Random Thoughts on LawyerCon 2012

The 39th annual conference of the National Conference of Appellate Court Clerks, hereinafter referred to as LawyerCon, took place July 29-Aug. 3 in Charleston, South Carolina. As is the custom here, I spend three or four days recounting the events of the week in excruciating detail (and last year the details were especially excruciating) until we’re all pretty sick and tired of it by the end.

So this year, rather than the usual day-by-day, blow-by-blow account, I’m going to go with the popular, free-form Random Thoughts format. See how that works. Photos will also be random.

RED SHOE DIARY: “Where are my red shoes?” Laurie exclaims. “How should I know?” I reply. “I can’t find them anywhere!” It’s the night before we are to leave and even though I’d rather be in bed, I’m tearing up the basement and looking under couches and chairs and checking in search of shoes. We don’t find them.

“They must be at work. Or maybe you left them at Curves.”

The next day I begin packing up the rental car, hoping that she found the red shoes. Laurie arrives home late due to traffic but with the good news that she found her red shoes that morning in the trunk of her car.

As we head down the road  we haven’t yet reached the interstate when she looks at me and says, “Did you get my red shoes?” “No, didn’t you get them?” We turn around and head for home .

ON THE ROAD AGAIN AND AGAIN AND AGAIN. Laurie has finally adopted my all-consuming hatred for the airline industry and decides that we will drive to Charleston, South Carolina. The cost of the rental car, gas and two overnight motel stays will be less than one airline ticket. Plus, if we drive we can bring as much crap with us as we want — three suitcases; a cooler of soda, water and hard lemonades; a bag of snacks; books and swim gear; the iPad — and still have leg room to spare.

The downside? 14 Hours In A Car. “It’ll be fun. A family bonding adventure,” Laurie says. “We will want to kill each other at least twice before this is over,” I says to myself.

We were both right.

The plan was to drive to Kentucky Thursday night after Laurie got home from  work, roughly 4 hours down the road. The next morning we would make the 10-hour trek through Kentucky, Tennessee, North Carolina and South Carolina.

The first day went without incident. The hotel in Eddyville was nice enough. The next day would be the real test. And it was. All was well (except for the frequent bouts of rain. Remember the drought? If you’re suffering drought, invite us over. It rained sporadically, often heavily, every day that we were on the road. Strangely, it always rained hardest when Laurie was driving.) until we were making our way into the Smokey Mountains and I decided we needed gas and we pulled off at a — let’s say not terribly savory — gas station where Lar felt the price was too high and she just wanted me to get a small amount and I’m like “I’m not stopping again for gas,” and she’s like “I’m not using these bathrooms so you’re going to stop later regardless,” and well, we filled up the tank and the credit card got stuck in the gas tank and yes, those bathrooms were not the greatest, and well, it was pretty quiet in the car for a while there. The scenery was nice.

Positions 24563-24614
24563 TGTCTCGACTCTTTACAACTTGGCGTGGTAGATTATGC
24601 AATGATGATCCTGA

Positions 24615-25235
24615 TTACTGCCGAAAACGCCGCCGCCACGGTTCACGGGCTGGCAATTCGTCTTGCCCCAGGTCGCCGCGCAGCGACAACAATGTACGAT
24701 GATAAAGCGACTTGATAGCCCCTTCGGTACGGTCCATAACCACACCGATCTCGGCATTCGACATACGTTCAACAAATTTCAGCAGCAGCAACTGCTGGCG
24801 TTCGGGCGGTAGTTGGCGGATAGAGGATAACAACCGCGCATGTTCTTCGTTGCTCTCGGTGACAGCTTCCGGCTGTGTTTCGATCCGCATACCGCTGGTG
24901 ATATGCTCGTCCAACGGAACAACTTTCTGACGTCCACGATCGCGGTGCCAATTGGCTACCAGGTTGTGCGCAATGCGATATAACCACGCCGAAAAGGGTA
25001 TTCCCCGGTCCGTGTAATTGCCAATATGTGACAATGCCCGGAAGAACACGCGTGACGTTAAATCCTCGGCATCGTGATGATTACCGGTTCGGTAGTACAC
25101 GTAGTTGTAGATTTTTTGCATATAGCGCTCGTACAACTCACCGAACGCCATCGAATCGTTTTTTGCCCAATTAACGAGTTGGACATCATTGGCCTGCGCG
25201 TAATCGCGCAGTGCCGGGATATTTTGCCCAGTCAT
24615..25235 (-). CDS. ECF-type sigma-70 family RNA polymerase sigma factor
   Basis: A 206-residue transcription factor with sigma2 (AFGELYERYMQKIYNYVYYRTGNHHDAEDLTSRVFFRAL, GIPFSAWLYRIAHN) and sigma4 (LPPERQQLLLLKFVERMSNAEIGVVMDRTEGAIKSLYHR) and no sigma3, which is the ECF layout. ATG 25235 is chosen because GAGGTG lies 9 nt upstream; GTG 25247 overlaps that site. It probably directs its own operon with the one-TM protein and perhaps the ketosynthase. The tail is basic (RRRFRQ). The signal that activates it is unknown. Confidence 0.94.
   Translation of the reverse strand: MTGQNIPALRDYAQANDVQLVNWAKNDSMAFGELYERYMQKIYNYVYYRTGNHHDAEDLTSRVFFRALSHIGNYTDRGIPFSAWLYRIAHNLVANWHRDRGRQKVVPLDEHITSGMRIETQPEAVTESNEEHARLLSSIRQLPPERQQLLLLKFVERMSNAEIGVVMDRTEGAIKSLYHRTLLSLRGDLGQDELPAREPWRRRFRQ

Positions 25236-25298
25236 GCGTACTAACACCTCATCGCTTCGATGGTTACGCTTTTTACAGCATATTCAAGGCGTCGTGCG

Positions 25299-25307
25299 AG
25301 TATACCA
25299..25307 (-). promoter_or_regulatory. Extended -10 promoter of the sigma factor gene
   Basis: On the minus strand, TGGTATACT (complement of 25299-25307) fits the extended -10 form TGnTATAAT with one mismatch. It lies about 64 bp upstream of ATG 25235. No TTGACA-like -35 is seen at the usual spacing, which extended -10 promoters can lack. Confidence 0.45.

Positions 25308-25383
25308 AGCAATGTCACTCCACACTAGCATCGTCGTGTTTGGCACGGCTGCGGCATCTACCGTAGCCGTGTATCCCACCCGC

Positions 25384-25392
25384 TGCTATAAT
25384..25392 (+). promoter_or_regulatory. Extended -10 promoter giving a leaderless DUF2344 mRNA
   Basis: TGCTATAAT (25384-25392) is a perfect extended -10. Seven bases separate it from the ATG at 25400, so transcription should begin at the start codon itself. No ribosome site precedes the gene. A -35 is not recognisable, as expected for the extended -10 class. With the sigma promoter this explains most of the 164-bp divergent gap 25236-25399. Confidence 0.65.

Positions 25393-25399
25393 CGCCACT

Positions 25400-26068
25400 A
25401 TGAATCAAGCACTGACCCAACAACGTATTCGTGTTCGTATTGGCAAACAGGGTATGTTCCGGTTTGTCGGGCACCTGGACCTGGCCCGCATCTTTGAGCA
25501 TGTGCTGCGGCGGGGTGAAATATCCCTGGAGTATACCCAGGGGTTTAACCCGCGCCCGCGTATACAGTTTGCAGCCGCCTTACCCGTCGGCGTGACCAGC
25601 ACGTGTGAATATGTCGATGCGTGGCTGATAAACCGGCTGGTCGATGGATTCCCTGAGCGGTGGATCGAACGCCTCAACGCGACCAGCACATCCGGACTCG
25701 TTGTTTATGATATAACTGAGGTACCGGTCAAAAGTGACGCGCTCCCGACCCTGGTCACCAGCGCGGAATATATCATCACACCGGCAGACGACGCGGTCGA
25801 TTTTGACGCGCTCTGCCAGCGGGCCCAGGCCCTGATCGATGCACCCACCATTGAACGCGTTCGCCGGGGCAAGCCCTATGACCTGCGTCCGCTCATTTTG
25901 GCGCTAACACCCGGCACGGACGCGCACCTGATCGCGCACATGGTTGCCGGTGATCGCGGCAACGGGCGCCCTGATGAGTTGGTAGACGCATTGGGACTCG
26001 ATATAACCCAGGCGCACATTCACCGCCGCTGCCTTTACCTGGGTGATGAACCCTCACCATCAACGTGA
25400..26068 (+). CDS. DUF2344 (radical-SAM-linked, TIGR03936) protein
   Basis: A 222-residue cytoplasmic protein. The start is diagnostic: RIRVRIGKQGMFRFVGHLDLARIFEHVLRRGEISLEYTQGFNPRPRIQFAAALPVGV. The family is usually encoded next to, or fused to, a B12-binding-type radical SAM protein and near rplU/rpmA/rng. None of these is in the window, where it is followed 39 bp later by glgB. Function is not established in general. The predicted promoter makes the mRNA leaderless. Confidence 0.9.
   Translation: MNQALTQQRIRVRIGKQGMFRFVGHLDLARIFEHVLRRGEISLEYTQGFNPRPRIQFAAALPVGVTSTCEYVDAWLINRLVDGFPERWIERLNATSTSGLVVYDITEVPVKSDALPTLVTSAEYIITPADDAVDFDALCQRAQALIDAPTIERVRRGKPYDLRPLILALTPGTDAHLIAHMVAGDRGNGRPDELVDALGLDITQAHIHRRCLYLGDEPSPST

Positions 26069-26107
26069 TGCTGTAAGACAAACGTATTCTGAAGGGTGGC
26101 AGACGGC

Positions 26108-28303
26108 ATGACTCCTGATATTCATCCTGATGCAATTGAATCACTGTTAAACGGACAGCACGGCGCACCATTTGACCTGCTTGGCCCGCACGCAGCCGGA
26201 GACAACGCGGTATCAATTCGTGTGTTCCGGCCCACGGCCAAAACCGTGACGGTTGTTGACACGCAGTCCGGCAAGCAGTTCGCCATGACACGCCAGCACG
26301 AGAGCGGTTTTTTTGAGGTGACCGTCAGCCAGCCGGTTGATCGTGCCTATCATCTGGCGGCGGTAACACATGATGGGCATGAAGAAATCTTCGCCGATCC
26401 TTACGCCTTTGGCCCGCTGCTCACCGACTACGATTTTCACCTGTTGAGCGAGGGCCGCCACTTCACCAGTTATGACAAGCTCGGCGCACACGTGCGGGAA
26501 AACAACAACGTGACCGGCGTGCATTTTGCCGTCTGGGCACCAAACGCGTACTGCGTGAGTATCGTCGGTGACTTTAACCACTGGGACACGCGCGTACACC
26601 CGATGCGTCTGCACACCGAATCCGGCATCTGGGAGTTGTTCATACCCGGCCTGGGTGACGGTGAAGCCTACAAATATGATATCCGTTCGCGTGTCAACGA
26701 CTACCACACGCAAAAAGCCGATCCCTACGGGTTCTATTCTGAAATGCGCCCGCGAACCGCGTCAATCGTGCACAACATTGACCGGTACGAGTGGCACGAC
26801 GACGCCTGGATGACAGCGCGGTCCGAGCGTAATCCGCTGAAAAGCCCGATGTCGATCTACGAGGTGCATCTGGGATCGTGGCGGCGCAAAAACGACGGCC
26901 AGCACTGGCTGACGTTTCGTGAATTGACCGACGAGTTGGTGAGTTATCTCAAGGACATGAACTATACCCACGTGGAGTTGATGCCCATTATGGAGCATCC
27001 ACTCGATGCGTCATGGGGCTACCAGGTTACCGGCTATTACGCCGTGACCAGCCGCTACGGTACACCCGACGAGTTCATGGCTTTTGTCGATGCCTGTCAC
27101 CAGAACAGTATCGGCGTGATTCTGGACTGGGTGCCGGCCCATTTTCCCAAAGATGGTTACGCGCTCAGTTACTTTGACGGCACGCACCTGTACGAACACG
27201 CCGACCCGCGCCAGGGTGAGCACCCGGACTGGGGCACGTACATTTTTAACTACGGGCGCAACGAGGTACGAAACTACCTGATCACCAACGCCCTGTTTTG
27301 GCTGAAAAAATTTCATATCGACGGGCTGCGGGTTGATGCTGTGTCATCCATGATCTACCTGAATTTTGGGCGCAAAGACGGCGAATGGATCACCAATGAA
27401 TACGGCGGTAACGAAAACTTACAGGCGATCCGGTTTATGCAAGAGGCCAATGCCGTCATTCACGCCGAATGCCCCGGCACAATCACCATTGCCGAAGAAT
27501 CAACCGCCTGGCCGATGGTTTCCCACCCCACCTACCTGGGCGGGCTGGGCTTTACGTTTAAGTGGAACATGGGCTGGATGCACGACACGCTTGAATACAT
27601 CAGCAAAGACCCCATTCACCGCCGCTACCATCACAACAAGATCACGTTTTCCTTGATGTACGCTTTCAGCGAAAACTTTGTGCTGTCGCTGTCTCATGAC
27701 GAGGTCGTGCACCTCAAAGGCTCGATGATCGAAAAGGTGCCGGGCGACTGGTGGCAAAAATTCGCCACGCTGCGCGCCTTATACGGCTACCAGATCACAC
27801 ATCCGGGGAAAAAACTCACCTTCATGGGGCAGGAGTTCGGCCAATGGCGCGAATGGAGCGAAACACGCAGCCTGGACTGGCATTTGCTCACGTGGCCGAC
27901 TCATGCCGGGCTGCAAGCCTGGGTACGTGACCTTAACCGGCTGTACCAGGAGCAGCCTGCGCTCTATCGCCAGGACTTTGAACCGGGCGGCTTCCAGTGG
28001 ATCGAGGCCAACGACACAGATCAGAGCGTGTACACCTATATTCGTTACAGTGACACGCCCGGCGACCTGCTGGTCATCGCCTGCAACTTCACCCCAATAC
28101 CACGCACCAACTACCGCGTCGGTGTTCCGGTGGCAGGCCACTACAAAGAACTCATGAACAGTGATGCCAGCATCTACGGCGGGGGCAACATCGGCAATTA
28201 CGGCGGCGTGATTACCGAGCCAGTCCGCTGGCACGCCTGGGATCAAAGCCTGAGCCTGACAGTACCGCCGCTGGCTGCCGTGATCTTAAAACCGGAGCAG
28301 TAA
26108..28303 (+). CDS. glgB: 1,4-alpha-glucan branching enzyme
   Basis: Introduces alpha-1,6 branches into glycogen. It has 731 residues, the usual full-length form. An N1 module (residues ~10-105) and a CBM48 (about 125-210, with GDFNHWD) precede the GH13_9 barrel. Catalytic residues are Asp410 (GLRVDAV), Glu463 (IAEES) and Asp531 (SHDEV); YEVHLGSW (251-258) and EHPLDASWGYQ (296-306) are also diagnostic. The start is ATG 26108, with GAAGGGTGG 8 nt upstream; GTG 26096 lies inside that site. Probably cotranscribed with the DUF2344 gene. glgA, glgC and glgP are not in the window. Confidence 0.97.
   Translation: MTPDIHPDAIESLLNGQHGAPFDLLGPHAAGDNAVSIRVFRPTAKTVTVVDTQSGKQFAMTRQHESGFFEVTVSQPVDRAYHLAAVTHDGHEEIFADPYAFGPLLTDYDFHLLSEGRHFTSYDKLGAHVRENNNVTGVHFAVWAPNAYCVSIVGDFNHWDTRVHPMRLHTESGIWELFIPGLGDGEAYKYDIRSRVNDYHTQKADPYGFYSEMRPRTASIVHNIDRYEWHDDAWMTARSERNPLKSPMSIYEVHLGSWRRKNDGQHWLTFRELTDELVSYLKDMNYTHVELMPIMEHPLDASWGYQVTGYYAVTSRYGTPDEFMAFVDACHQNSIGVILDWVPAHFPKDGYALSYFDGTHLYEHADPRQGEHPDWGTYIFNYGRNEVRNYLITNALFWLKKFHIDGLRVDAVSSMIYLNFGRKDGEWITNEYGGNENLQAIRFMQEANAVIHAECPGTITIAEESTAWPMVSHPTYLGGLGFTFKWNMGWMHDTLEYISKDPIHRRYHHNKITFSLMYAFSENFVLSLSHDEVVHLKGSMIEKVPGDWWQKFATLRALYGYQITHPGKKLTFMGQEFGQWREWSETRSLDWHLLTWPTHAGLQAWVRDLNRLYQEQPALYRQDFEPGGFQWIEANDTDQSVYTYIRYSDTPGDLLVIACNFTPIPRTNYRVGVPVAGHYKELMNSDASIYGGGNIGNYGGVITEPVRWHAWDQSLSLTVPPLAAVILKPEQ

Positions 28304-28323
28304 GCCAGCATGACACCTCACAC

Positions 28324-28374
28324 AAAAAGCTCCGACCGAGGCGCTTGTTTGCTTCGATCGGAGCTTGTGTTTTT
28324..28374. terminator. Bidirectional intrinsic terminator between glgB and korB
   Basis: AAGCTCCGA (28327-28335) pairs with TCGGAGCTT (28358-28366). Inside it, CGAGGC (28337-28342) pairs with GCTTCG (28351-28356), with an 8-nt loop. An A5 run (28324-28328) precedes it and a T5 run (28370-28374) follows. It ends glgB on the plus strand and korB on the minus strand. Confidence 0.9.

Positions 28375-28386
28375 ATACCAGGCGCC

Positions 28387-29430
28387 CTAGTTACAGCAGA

The Smokey Mountains are very beautiful. The roads are windy and steep. It takes forever to get through them. They’re not that pretty after a few hours of driving up windy, steep roads.

We finally pulled into Charleston around 10 p.m. Our home for the next week was downtown, which meant driving in the dark, in the rain, on unfamiliar city streets where the lanes would frequently turn into left-turn only or right-turn only lanes. At this point I was driving. All nerves were frayed by the time we got to the hotel, where there was nowhere to park.

I found a spot and waited in the dark and rain while Laurie went inside to get things settled. We waited. And waited. Laurie came in and said we needed to drive around the block to get the car back to the front of the hotel where the valet would take it and park it somewhere.

We drive in a big circle and get to the front door. We get out and, finally, after being the model child for this entire 1.5-day, 16-hour odyssey, Andrew begins to shake and give all the signs of being a Young Man On The Verge Of A Breakdown. God bless him, he’s due. Everyone else has already had their breakdown, why shouldn’t he get one. Laurie deals with the luggage and valets while I try to calm the boy down and get us into our room without incident.

Lar says something about needing to use our key card to access the seventh floor where our room is but I’m not listening. Andrew and I get in the elevator and I press the button for 7 and nothing. I press again. Nothing. I press the button for the floor above figuring we can walk down a flight. The door opens to a junky closet. This is not helping Andrew’s condition. I finally notice the slot to stick in the key card and remember what Lar said and stick my card in and the 7 button lights up.

We get in the room and I’m using my Calming Voice and Andrew is beginning to calm down. Laurie and the luggage arrive and we get the boy into the tub and the day’s stress slowly eases out of all of us.

Still, better than the god-damned airplane.

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